MacGuffin, as any Hitchcock buff will tell you, is a misleading device that drives the plot forward and is invariably forgotten by the end of the story. The stolen cash in Psycho, the briefcase in Pulp Fiction, the Golden Eye in GoldenEye and cricket in the IPL are classic MacGuffins.
In strict Hitchcockian sense, a working title (the decoy name of a movie prior to the release) is but a MacGuffin. Let’s examine ‘Wimpy’ to illustrate the point. If you were a curious onlooker and you happen to stroll into the shoot of a film called ‘Wimpy’, the last thing you’ll expect to see on screen is a macabre thriller named ‘Psycho’. That deception was what Alfred Hitchcock wished to achieve with his lame working title. He used the same technique once before when he deployed the very yucky ‘The Man in
’s Nose’ for ‘North by Northwest’. Lincoln
Finicky directors who hate revealing even a whiff of their plot usually resort to working titles. Clint Eastwood famously chose ‘The Cut-Whore Killings’ for ‘Unforgiven’. Christopher Nolan picked ‘Rory’s First Kiss’ to keep the ‘The Dark Knight’ fan boys at bay. Woody Allen actually experimented with ‘Anhedonia’, ‘It had to be Jew’, and ‘Rollercoaster named Desire’ before settling on ‘Annie Hall’.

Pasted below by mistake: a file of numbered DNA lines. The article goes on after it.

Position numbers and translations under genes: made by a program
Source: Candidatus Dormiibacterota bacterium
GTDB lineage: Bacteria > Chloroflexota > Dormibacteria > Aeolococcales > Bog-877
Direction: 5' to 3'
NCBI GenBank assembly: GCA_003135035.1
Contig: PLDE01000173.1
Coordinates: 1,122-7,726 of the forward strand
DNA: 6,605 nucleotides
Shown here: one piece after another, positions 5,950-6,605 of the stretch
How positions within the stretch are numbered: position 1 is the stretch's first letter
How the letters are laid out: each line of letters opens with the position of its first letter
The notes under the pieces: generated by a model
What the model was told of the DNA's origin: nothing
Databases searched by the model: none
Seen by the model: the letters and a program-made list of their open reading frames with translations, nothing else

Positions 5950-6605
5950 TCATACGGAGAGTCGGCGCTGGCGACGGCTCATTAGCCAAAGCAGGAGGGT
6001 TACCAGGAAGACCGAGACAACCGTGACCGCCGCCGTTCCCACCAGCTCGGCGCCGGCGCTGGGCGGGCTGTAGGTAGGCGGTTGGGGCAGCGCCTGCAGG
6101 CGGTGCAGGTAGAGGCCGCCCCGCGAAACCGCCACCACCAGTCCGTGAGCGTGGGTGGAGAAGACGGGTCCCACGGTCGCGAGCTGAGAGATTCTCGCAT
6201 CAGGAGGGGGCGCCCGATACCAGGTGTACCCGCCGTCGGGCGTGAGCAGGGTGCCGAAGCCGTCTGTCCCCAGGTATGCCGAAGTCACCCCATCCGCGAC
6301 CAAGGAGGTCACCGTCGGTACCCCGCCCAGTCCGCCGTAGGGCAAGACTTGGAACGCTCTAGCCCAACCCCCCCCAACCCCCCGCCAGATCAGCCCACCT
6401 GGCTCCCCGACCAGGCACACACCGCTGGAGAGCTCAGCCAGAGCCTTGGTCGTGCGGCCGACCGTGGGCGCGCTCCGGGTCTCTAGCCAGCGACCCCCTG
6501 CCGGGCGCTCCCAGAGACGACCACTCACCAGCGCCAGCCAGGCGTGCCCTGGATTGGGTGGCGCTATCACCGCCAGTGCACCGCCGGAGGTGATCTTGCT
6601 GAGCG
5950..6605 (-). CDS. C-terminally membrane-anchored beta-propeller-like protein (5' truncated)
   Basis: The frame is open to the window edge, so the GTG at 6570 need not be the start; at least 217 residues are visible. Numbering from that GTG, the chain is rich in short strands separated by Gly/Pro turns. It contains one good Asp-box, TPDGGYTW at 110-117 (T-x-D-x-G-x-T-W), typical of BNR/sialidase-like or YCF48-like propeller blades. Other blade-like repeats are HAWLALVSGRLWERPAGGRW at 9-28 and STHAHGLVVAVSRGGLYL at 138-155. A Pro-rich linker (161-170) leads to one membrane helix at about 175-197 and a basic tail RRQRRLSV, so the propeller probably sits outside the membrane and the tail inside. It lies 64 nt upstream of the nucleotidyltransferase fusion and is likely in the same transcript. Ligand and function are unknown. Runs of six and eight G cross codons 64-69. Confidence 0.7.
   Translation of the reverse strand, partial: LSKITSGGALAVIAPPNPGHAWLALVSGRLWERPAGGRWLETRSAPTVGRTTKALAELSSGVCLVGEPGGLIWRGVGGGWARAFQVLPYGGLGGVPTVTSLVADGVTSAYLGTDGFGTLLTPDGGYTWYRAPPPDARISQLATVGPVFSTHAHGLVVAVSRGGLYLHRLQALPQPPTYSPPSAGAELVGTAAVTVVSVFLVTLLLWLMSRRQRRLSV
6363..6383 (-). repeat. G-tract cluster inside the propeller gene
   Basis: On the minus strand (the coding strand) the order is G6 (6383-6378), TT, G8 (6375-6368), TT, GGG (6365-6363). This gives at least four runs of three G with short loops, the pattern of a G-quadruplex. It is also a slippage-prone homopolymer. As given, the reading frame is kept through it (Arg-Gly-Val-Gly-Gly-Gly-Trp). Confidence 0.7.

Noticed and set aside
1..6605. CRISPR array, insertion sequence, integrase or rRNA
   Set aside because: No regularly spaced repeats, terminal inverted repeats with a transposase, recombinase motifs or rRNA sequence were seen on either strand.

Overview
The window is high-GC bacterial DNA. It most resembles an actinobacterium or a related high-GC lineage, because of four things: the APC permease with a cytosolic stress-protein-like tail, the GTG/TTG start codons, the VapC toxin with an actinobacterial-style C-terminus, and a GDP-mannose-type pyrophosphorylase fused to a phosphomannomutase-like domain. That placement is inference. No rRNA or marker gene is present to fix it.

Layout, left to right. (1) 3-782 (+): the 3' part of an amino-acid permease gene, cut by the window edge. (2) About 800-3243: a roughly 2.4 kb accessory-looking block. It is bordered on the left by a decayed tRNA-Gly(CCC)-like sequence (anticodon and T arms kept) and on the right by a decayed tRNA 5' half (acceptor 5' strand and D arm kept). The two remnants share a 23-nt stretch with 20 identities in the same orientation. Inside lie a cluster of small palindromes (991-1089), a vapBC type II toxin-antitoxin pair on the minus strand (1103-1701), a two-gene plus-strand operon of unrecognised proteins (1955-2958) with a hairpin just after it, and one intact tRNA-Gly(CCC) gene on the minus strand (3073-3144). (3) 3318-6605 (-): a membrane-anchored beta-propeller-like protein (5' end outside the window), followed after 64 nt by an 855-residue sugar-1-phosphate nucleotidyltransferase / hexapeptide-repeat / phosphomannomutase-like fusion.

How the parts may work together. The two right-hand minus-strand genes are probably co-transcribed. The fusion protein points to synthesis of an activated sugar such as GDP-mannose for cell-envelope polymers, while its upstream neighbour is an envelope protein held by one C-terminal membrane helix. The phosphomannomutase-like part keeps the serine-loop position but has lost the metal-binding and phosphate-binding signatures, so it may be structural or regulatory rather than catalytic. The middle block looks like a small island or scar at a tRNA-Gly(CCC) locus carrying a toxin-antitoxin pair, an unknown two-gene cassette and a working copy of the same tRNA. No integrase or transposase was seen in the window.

Some film makers like to drop a teensy hint about their story with working titles. When Garry Marshall hid ‘Pretty Woman’ from the public gaze with ‘$3000’, he was alluding to the going rate for uppity escorts. Mani Ratnam selected ‘Traffic Signal’ for ‘Yuva’ as Green, Red and
represented the three shades of characters in his Hindi flick. When Gautham
Menon recently code named his movie as ‘Nithya’, he was actually clueing ‘Ninaivelaam
Nithya’ - the romantic movie with the Illayaraja song ‘Neethaane En Ponvasantham’ - that later became the
title of his Tamizh padam. Orange